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Posted by: TEEBONE ®

10/31/2019, 11:29:06

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www.southbendtribune.com

Viewpoint: Bipartisan solutions are possible for gun laws

Dr. Richard Feldman and Dr. David Blank
4-5 minutes

“We have to do something!”

That phrase has been repeated frequently every time there is a mass shooting. Everyone wants to find solutions to prevent mass shootings, suicide and other gun-related violence. What are the best solutions? Can we agree on potential effective actions? This column is written by two physicians, both gun owners, one a conservative Republican and the other a liberal Democrat.

In medicine, we base treatments on evidenced-based studies. But when it comes to gun violence, we have very little data to study.

In 1996, Congress enacted legislation which prohibited the Centers for Disease Control and Prevention from using funds to study gun-related violence. Last year, Congress clarified that funds can be used for gun crime research, but no funding was provided. Without the ability to study the issue, we cannot identify the contributing problems that further mass shootings and other gun-related violence and the best responses to affect change consistent with protection of Second Amendment rights. Congress must provide this funding.

Until this research is available, beyond enhancing mental health system identification and treatment of high-risk individuals, we propose some specific measures we agree upon that would intuitively have some impact.

“Red Flag Laws” allow authorities to temporarily confiscate firearms from individuals who have been credibly deemed “dangerous” to themselves or others until a court issues a ruling. There has been a great backlash against this idea from staunch Second Amendment supporters who claim it is unconstitutional and fear that government cannot be trusted to selectively infringe on individual rights.

Surprise. Indiana enacted such a law in 2005. This law is known as the “Jake Laird Law,” in honor of an Indianapolis policeman killed by an unstable individual. He had his firearms confiscated by the police but were returned to him since there was no legal mechanism to withhold his guns. He then went on a shooting spree. Afterwards, the new law was enacted with overwhelming bipartisan support.

This law has been used more than 700 times since 2005 without any claims of misuse or infringement of rights. We recommend Congress look to Indiana’s law for guidance in developing a national bill. This law balances the needs of society with the rights of the individual. It can also be utilized to prevent suicide and prevent mass shootings involving those who use social media to post their agendas.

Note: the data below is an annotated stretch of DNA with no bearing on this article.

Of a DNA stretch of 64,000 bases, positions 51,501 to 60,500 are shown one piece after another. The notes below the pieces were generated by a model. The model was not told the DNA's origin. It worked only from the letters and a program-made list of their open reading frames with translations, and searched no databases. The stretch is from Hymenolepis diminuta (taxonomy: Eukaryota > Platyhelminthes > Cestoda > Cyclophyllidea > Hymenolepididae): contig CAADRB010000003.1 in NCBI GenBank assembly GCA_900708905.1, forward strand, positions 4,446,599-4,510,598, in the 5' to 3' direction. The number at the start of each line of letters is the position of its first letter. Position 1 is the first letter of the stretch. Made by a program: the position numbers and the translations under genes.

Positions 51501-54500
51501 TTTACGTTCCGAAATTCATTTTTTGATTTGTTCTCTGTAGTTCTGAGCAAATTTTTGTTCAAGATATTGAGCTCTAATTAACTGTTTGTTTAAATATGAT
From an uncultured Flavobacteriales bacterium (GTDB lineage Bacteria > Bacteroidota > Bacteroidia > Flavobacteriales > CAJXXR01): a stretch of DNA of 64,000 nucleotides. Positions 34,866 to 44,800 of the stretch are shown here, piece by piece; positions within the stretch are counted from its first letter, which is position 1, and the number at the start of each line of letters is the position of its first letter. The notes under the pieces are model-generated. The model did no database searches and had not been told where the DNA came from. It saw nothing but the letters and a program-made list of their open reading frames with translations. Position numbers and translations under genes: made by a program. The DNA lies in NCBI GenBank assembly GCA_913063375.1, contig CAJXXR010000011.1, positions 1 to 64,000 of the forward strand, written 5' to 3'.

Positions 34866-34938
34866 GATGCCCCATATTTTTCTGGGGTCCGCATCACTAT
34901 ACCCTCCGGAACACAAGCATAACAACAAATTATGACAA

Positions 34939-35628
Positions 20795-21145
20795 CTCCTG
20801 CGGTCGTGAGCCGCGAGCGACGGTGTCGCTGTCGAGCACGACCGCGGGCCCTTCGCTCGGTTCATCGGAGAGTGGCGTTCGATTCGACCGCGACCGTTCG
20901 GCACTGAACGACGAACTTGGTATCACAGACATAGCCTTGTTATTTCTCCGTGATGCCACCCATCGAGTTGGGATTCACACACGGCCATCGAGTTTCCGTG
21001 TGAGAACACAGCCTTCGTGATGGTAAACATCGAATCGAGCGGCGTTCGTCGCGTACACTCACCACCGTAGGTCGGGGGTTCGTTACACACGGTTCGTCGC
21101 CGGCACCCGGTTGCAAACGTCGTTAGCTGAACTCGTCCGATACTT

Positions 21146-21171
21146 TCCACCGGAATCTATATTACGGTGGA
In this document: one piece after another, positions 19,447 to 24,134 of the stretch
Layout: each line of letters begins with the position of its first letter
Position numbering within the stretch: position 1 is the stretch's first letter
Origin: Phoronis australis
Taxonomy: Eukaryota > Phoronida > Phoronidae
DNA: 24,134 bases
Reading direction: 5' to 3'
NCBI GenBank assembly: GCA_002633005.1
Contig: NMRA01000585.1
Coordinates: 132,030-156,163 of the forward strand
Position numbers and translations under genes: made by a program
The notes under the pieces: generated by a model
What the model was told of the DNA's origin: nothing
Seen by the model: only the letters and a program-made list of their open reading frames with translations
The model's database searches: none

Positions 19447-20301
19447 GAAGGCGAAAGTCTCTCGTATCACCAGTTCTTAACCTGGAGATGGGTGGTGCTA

Great debate is occurring regarding the banning of “assault-like” semi-automatic rifles like AR-15s. Although scary looking, these rifles are no different from other non-military-style semi-automatic rifles and are no more deadly. FBI statistics reveal that assault-like rifles have only accounted for 173 deaths from 2007-2017. Confiscating AR-15s would have almost no impact on gun-related deaths. We believe banning exceedingly large-capacity magazines is a better way to limit deaths in mass shootings.

Criminals buy their guns from someone. Expanding background checks to fill the private sales gap might prevent someone who can’t pass a background check from obtaining guns. We believe exclusions for family members selling or gifting a firearm to another family member are reasonable. Background check expansion will not stop all criminals from obtaining guns. But it may prevent some from finding their way into the criminal network of illicit guns.

Individual rights have never been absolute. We believe there can be a balance between the common good and preserving individual rights. Bipartisan solutions are possible.

Dr. David Blank is an Indianapolis emergency department physician. Dr. Richard Feldman, a former South Bend resident, is an Indianapolis family physician and former Indiana state health commissioner.


Barry Hirsh
1) Congress banned using public funds for ADVOCACY research, not indifferent empirical research. As long as the CDC refrains from de facto gun-control advocacy, it can research to its heart's content.

2) Unless and until ERPOs replace ex parte proceedings with adversarial hearings, they are unconstitutional. No one can be denied liberty or property without due process; no warrant shall issue except upon probable cause (a higher legal standard than reasonable suspicion); respondents have the right to face accusers, cross-examine witnesses and present evidence and witnesses in their own behalf. All of this must happen BEFORE rights can be suspended/denied. While ERPOs are civil in nature, they rely on coercive government force and they deal with suspending a fundamental right, therefore all due process protections are requisite. The injury from such orders is indistinguishable from penalties imposed by felony convictions, hence the protections contained in the 2nd, 4th, 5th, 6th, 8th and 14th Amendments are mandatory.

3) "Individual rights have never been absolute. We believe there can be a balance between the common good and preserving individual rights." - WRONG.

"We know of no other enumerated constitutional right whose core protection has been subjected to a freestanding 'interest-balancing' approach. The very enumeration of the right takes out of the hands of government ... the power to decide on a case-by-case basis whether the right is really worth insisting upon. . . The Second Amendment is no different. Like the First, it is the very product of an interest-balancing by the people[.]" - D.C. v. Heller (2008)




LIBERTY HAS NO EXPIRATION DATE

Democrats wouldn't buy a clue if it was government subsidized.



Modified by TEEBONE at Thu, Oct 31, 2019, 21:24:30


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